Accidental discharge of mine wastewater into drainage lines uphill from the swamps is also a potential risk (CoA 2014). Improperly treated mine water discharges include saline discharges (Opitz and Timms 2016; Greene et al. 2016) and acid mine drainage (Akcil and Koldas 2006), all of which can degrade freshwater resources and potentially impact sensitive environments and ecosystems (Younger and Wolkersdorfer 2004). Poor water quality may involve one or more parameters: salinity, turbidity, acidity, metals, organics, and other contaminants of concern, such as toxic algae or radiological elements. However, it is difficult to be definitive about water quality and identify potential short and long-term impacts on swamps with limited monitoring.

1.2 Existing monitoring technologies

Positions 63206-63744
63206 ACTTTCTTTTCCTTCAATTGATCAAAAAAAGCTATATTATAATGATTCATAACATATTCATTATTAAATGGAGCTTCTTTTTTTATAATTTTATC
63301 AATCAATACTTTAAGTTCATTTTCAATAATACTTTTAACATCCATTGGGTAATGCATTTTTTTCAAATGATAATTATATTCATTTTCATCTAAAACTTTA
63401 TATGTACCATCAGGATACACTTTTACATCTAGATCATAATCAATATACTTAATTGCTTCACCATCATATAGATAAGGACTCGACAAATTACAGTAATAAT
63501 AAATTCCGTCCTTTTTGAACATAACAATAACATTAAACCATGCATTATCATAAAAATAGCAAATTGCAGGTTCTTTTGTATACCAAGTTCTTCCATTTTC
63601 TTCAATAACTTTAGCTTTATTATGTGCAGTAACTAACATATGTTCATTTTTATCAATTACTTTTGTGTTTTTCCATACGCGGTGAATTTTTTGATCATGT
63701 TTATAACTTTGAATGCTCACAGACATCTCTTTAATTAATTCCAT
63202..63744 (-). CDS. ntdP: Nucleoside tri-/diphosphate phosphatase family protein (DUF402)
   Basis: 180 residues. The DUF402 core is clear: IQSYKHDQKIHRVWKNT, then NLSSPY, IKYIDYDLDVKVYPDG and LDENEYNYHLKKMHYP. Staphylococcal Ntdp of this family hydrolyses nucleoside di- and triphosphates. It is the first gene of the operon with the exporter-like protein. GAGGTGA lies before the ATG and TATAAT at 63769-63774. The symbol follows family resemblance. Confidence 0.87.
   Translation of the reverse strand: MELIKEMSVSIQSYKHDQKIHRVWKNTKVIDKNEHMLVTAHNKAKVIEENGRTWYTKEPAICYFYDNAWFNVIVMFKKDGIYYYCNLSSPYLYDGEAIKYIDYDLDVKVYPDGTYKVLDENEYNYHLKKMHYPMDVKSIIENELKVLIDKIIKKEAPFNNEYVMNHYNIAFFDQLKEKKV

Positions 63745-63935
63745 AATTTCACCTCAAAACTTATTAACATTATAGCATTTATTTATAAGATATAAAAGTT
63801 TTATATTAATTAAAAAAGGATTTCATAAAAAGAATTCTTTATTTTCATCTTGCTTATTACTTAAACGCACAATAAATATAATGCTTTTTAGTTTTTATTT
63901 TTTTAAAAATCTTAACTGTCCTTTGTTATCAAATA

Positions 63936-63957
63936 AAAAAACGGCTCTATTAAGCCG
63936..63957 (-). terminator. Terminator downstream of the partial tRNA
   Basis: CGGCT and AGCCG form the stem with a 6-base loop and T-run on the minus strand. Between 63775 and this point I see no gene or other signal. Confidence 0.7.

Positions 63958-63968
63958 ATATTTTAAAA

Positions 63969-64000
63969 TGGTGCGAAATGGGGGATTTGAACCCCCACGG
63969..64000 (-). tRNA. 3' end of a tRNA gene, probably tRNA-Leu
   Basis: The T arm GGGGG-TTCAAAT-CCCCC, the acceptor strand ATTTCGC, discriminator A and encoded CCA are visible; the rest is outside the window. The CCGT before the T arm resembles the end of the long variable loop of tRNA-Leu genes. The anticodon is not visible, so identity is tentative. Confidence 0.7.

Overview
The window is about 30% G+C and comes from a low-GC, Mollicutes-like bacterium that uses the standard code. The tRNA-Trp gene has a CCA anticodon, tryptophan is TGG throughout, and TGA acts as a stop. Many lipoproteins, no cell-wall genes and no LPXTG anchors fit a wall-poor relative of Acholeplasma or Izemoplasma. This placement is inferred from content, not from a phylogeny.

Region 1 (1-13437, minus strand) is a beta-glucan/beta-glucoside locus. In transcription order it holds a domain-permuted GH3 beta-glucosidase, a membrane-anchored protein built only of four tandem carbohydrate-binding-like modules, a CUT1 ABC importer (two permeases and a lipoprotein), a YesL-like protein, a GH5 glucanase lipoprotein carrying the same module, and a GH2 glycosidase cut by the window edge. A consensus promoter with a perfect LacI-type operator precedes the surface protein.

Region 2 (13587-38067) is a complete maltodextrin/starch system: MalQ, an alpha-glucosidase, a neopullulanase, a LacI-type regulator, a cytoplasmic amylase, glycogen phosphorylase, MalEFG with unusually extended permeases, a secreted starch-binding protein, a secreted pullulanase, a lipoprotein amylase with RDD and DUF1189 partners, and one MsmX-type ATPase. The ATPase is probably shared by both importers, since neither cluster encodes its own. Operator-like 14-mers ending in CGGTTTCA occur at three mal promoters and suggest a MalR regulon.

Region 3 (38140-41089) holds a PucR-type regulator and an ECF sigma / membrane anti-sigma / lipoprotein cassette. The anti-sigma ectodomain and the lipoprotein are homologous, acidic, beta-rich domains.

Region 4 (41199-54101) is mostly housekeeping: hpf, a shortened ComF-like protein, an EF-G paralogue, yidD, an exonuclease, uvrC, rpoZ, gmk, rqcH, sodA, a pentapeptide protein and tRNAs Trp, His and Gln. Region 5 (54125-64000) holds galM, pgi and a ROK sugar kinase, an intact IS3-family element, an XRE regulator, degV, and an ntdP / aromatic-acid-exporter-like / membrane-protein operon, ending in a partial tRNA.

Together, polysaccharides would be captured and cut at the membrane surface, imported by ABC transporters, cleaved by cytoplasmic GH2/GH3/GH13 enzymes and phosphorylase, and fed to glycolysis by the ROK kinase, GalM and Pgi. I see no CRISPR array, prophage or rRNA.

Several traditional methods are used for monitoring the potential impact of mining on peat swamps. Methods suitable for early identification of effects include field-based geotechnical methods (borehole testing and joint monitoring), geophysical methods (downhole logging, electromagnetic conductivity and ground-penetrating radar) and hydrological methods (shallow groundwater monitoring, deep groundwater level or pressure monitoring) (CoA 2014). However, peat swamps are often located in steep and elevated terrain. Many field-based methods are constrained by difficult site access and coverage area, mainly if heavy equipment is necessary. The status of swamps can also be assessed using baseline ecological conditions, which include vegetation survey (flora census, vegetation community patterns and vegetation condition), fauna (wetland frog, reptile, bird and invertebrate) monitoring, and invasive species monitoring methods (CoA 2014). These ecological field surveys are limited to monitoring specific locations and rely on data extrapolation. These methods are also subjective to the approach used to infer the ecological baselines. Usually, a set of different ecological surveying methods are needed to establish the condition of swamps.